Maryland Gov. Larry Hogan has appointed Iris Leigh Barnes to a four-year term with the Maryland Commission on African American History and Culture. Barnes is the curator of Morgan State University’s Lillie Carroll Jackson Civil Rights Museum (LCJM). Her appointment to the commission is slated to be confirmed by the Maryland State Senate during the 2018 legislative session. Barnes joins another Morgan administrator, Edwin T. Johnson, Ph.D., who was appointed to the commission in 2016.
The Maryland Commission on African American History and Culture is committed to discovering, documenting, preserving, collecting and promoting Maryland’s African-American heritage. Its goal is to educate residents and visitors about the significance and impact of the African-American experience in Maryland. The commission is part of the Governor’s Office of Community Initiatives.
“It is an honor and a pleasure to work with the historical and cultural institutions in Maryland to help them advance their missions to preserve the rich history of our state,” Barnes said. “Much of what happened in Maryland reverberated across the country. Much of the work of Baltimore’s NAACP, led by Lillie Carroll Jackson and her allies, made an impact on regional and national events.”
The LCJM, located on Eutaw Street in Baltimore City, tells the story of Lillie Jackson and her many fellow freedom fighters, such as Marylanders Thurgood Marshall, Clarence M. Mitchell Jr., Juanita Jackson Mitchell and Margaret Carey, and their work to eliminate racial inequality. In June of 2016, the University reopened the museum after undergoing a$3 million restoration. Barnes is also the executive director of Hosanna School Museum in Darlington, Md. The restored Freedmen’s Bureau School, founded in 1867, was the first public school for African Americans in Harford County.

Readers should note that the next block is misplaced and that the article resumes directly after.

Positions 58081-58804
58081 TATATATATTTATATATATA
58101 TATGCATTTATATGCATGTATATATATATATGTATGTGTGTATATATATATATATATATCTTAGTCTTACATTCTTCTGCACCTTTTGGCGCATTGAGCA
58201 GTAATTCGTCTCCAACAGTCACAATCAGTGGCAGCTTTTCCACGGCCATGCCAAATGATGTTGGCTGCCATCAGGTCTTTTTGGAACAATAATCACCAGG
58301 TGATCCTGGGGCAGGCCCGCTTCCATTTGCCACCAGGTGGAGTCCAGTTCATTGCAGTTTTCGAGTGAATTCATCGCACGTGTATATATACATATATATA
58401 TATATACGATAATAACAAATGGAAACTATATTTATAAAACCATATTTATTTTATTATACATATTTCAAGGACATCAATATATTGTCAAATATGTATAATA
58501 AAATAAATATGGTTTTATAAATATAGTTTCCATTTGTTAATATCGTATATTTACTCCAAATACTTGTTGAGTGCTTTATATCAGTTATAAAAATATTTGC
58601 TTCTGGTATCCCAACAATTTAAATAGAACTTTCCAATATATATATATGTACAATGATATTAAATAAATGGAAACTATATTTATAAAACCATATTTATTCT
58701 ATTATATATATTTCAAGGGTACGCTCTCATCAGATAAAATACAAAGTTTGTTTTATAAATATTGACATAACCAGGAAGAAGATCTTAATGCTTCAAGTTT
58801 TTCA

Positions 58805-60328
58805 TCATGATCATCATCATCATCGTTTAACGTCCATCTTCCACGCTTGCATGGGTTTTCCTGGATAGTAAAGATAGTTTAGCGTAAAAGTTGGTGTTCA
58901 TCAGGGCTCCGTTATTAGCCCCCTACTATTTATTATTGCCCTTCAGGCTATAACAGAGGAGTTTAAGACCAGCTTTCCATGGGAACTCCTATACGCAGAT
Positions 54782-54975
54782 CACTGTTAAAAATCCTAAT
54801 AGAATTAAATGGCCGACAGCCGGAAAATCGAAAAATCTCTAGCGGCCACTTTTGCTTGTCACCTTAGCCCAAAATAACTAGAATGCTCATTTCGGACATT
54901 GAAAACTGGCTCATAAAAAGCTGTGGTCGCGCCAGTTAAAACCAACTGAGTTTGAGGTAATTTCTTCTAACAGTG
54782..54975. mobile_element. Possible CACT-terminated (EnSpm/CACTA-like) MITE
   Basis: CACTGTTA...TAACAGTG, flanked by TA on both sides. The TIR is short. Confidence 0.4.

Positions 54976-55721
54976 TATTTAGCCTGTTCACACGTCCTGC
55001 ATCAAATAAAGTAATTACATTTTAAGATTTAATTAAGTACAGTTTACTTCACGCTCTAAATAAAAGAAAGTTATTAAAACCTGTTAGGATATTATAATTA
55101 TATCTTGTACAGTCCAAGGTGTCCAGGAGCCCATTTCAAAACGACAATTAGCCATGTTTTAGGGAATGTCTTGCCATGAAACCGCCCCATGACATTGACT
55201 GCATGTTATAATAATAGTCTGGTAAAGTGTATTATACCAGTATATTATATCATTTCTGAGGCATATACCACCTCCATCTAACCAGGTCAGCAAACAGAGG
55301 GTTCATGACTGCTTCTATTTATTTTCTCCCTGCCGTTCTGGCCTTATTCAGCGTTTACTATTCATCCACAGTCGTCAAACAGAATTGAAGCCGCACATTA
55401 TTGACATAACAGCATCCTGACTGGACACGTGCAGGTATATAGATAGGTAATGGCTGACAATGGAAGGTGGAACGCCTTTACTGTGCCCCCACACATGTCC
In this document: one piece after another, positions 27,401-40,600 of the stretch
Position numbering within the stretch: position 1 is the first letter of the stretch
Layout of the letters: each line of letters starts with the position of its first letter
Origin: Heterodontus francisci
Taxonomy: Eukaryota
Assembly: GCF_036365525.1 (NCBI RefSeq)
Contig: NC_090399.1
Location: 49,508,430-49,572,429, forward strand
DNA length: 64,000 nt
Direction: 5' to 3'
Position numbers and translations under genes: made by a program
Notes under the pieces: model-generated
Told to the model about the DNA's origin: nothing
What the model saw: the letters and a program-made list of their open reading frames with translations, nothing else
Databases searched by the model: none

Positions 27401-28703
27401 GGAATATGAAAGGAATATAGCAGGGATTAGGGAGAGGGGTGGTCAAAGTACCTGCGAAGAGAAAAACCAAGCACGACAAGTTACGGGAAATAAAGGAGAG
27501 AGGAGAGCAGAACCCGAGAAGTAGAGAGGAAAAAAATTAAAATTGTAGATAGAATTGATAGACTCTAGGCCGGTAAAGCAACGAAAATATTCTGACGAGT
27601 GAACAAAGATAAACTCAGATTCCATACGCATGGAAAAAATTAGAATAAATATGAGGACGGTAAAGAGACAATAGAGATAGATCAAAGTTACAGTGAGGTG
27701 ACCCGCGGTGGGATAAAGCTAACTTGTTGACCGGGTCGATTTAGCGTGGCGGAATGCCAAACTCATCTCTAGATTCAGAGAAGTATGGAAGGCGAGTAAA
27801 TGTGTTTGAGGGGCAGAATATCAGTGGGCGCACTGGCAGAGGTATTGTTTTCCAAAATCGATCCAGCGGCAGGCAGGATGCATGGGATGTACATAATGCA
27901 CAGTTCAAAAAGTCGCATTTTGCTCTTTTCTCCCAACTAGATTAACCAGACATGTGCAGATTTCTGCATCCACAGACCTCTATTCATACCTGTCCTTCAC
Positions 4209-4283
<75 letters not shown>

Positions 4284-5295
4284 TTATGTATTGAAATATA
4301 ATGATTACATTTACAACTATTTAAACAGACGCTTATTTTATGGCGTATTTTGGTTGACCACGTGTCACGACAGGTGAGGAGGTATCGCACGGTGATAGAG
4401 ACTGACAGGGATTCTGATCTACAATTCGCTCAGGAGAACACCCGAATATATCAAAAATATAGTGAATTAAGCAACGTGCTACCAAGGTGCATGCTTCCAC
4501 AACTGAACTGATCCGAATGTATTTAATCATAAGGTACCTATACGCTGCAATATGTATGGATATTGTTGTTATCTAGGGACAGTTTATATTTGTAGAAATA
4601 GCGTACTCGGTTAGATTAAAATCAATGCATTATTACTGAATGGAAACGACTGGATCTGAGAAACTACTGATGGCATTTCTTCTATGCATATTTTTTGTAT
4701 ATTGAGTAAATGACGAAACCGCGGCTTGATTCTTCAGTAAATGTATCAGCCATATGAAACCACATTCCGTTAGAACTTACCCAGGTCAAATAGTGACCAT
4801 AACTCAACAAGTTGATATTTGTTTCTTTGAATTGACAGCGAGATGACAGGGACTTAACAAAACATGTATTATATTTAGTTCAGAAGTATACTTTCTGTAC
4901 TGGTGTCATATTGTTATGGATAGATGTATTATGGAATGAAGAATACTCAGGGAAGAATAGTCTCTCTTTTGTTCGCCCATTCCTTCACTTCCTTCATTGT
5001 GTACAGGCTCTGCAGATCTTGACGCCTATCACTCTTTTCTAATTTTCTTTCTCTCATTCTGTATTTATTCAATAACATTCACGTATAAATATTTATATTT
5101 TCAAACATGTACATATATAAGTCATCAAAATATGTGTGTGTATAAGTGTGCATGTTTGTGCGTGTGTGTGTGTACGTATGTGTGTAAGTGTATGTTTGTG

Barnes has received several national and local awards, including being named an inaugural Interpretation Fellow at the Smithsonian National Museum of African American History and Culture and the National Association of Interpreters; a two-time Diversity Fellow for the National Trust for Historical Preservation; and a Wing Research Fellow at the Maryland Historical Society. This past fall, the LCJM benefited from her work as a grant conceiver and writer, when the National Park Service awarded the museum nearly $50,000 to support an oral history project: “1320 Eutaw Place: Lillie Carroll Jackson’s Home for Freedom.”
Barnes earned her master’s degree in museum studies and historical preservation from Morgan and is also completing her doctorate in history at MSU.